Omitting the -march flag entirely is legal, and is the simplest way to build for a generic system. If you want to continue to build Ryzen-targeted binaries on the desktop, I suggest that the desktop chroot into the other drive and then follow the handbook, with the desktop taking the role normally held by the LiveCD and the drive destined for the laptop taking the role normally held by the to-be-installed system. As 1clue says, try not to assume too much about the hardware except where specifically guaranteed in the purchase receipts.
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TheMachinesTeacher
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PostPosted: Sun Oct 15, 2017 8:27 pm    Post subject: Reply with quote

Thanks for the quick replies! I'll give it a try. I was going to do the chroot thing that Hu mentioned.

Reading this, it seems like once I have the laptop I am going to have to set the march flag and wait through a system rebuild for a nice optimized system. Oh well. At least I will have a working gentoo laptop when I get it.
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NeddySeagoon
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PostPosted: Sun Oct 15, 2017 8:39 pm    Post subject: Reply with quote

TheMachinesTeacher,

You largely won't notice the optimisation. There are a few exceptions, like multimedia apps.
For libreoffice, you won't be able to type fast enough to catch it out :)
You can optimise as things get updated, so you avoid the total rebuild.

Once you have the laptop, set up distcc, so the Ryzen still does the hard work.
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1clue
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PostPosted: Mon Oct 16, 2017 12:39 am    Post subject: Reply with quote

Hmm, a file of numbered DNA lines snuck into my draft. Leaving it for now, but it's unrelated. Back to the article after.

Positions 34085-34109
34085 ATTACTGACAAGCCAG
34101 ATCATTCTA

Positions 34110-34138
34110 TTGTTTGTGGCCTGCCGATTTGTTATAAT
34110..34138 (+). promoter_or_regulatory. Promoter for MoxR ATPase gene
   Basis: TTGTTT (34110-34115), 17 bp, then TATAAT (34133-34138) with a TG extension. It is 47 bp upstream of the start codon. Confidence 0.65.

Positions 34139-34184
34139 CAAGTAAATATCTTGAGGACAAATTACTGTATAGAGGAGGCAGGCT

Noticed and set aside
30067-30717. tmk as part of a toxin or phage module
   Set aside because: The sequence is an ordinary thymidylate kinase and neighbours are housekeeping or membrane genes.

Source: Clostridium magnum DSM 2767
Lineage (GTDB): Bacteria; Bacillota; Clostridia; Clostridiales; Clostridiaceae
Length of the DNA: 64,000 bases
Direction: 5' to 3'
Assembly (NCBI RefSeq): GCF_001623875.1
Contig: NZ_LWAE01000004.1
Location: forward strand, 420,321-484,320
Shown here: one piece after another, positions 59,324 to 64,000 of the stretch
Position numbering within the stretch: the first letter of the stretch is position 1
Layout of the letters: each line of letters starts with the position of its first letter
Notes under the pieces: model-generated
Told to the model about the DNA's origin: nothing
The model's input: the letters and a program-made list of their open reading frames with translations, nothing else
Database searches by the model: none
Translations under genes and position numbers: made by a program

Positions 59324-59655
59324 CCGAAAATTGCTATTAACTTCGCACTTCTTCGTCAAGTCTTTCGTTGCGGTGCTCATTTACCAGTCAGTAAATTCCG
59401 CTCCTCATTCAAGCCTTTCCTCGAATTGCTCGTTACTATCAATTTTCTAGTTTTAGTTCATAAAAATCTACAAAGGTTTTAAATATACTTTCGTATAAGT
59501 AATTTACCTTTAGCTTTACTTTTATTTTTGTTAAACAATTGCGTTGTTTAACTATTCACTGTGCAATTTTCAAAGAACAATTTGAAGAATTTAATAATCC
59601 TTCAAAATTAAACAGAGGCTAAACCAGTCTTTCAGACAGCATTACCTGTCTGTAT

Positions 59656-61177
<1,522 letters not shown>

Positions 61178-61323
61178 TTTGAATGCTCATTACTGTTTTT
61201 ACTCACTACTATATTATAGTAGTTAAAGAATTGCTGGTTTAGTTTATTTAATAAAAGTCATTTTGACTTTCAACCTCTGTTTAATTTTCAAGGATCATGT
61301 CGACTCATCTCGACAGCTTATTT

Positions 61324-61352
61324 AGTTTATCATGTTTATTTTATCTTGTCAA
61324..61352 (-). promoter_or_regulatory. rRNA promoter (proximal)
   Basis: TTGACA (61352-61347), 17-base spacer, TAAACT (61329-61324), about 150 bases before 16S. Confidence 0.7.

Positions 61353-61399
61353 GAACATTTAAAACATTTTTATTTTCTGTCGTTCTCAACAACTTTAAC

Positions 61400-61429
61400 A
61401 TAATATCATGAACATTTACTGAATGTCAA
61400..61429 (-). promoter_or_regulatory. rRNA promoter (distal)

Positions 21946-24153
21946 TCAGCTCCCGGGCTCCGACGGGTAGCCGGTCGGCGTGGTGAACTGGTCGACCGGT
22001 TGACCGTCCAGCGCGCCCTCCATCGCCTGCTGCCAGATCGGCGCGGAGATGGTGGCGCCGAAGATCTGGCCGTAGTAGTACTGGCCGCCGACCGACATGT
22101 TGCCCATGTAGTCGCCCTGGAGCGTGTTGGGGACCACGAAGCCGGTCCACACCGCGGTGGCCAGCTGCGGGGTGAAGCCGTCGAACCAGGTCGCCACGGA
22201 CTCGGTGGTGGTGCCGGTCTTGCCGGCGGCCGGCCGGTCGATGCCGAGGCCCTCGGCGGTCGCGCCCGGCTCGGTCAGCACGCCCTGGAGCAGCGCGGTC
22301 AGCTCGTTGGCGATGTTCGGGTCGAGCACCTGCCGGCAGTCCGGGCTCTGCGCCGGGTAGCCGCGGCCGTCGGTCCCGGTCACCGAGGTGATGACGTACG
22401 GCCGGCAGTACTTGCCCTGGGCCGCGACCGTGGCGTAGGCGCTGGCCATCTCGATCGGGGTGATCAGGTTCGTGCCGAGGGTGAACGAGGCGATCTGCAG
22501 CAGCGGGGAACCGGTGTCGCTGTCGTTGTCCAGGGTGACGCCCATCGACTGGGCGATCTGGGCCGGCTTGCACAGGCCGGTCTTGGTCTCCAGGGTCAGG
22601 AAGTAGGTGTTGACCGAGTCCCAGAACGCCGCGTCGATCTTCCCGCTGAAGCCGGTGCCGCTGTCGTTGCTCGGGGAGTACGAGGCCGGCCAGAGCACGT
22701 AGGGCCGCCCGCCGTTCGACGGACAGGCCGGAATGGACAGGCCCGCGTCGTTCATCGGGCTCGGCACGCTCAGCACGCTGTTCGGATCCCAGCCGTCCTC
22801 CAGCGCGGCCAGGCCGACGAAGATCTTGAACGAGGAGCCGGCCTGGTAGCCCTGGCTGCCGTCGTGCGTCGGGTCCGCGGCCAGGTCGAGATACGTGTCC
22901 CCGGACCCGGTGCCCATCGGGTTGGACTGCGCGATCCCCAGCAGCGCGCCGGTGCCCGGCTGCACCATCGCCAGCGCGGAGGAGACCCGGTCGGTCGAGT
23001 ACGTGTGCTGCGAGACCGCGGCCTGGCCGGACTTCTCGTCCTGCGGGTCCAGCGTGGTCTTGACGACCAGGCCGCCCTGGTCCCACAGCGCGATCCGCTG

IMO you should build a very minimal system and then create a list of apps to install once your drive is installed in the new laptop.


  1. Create a non-optimized basic command line environment.
  2. Get your new hardware
  3. Swap drives
  4. Tweak existing environment for optimization
  5. Rebuild @system & @world
  6. emerge <app list>
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Tony0945
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PostPosted: Mon Oct 16, 2017 12:57 am    Post subject: Reply with quote

For my AMD k6-3 (32bit) I set up a 32bit gentoo install and build everything as packages there. Is that really an old 32 bit Pentium? Or a 64 bit that's named Pentium.

If it's a 32 bit i586, I can expand on how I setup my 32bit install.

It's an alternative to distcc. My 32bit Gentoo thinks it's running on a 3.2GHz six core k6-3.
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joanandk
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PostPosted: Mon Oct 16, 2017 5:16 am    Post subject: Re: Can Gentoo install another gentoo for another system? Reply with quote

TheMachinesTeacher wrote:
Would -march=native be the right choice?


If you are compiling it on your Ryzen, then the answer is NO! This would make the optimization for Ryzen and not Pentium N....

I have done many installations and would recommend waiting for your laptop and doing all there (may be with the help of distcc). The reason:
a) You can use march=native on the laptop. Or you could even find out the best flags for CFLAGS
b) On modern CPU compiling does not take that long to have a base system (1 day for minimal, after 3 days you should have all what you need, even the program you use very seldom).
c) If you are compiling the CPU, you could use lspci to get the list of the devices on your hardware.


If you look at my other thread, you will recognize that I have used VIrtualbox to create generic installation for different systems. I have made the experiences that while 80% works, there are still 20% which will not and need special treatment. I also have realized that the 20% need much more time to fix than compiling it directly on the system even if it is slower.

BR and have fun with your new laptop